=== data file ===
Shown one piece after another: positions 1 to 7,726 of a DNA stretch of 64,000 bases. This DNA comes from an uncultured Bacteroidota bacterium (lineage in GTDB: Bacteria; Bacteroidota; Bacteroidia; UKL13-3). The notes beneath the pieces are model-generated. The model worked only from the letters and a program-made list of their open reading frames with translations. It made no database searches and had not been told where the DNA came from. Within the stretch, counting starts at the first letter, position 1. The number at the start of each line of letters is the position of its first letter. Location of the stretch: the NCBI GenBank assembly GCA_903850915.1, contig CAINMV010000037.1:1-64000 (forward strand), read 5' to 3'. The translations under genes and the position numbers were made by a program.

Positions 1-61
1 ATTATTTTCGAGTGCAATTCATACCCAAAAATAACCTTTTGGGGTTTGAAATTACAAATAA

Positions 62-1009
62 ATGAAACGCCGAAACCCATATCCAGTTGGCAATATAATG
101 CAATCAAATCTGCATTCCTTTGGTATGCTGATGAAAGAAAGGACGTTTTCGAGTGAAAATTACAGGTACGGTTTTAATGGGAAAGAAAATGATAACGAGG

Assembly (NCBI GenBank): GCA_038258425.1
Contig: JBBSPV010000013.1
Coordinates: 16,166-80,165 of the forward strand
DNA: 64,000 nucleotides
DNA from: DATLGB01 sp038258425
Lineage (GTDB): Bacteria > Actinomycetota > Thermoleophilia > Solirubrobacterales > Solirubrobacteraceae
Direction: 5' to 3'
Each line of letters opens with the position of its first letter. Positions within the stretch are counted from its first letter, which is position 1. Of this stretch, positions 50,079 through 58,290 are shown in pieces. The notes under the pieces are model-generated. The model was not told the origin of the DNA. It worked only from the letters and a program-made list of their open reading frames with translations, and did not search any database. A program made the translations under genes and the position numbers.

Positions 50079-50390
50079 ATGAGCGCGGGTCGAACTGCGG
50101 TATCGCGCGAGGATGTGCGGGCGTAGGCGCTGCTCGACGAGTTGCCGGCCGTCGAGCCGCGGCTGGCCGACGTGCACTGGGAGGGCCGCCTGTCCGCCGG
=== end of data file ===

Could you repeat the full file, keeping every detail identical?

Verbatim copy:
Shown one piece after another: positions 1 to 7,726 of a DNA stretch of 64,000 bases. This DNA comes from an uncultured Bacteroidota bacterium (lineage in GTDB: Bacteria; Bacteroidota; Bacteroidia; UKL13-3). The notes beneath the pieces are model-generated. The model worked only from the letters and a program-made list of their open reading frames with translations. It made no database searches and had not been told where the DNA came from. Within the stretch, counting starts at the first letter, position 1. The number at the start of each line of letters is the position of its first letter. Location of the stretch: the NCBI GenBank assembly GCA_903850915.1, contig CAINMV010000037.1:1-64000 (forward strand), read 5' to 3'. The translations under genes and the position numbers were made by a program.

Positions 1-61
1 ATTATTTTCGAGTGCAATTCATACCCAAAAATAACCTTTTGGGGTTTGAAATTACAAATAA

Positions 62-1009
62 ATGAAACGCCGAAACCCATATCCAGTTGGCAATATAATG
101 CAATCAAATCTGCATTCCTTTGGTATGCTGATGAAAGAAAGGACGTTTTCGAGTGAAAATTACAGGTACGGTTTTAATGGGAAAGAAAATGATAACGAGG

Assembly (NCBI GenBank): GCA_038258425.1
Contig: JBBSPV010000013.1
Coordinates: 16,166-80,165 of the forward strand
DNA: 64,000 nucleotides
DNA from: DATLGB01 sp038258425
Lineage (GTDB): Bacteria > Actinomycetota > Thermoleophilia > Solirubrobacterales > Solirubrobacteraceae
Direction: 5' to 3'
Each line of letters opens with the position of its first letter. Positions within the stretch are counted from its first letter, which is position 1. Of this stretch, positions 50,079 through 58,290 are shown in pieces. The notes under the pieces are model-generated. The model was not told the origin of the DNA. It worked only from the letters and a program-made list of their open reading frames with translations, and did not search any database. A program made the translations under genes and the position numbers.

Positions 50079-50390
50079 ATGAGCGCGGGTCGAACTGCGG
50101 TATCGCGCGAGGATGTGCGGGCGTAGGCGCTGCTCGACGAGTTGCCGGCCGTCGAGCCGCGGCTGGCCGACGTGCACTGGGAGGGCCGCCTGTCCGCCGG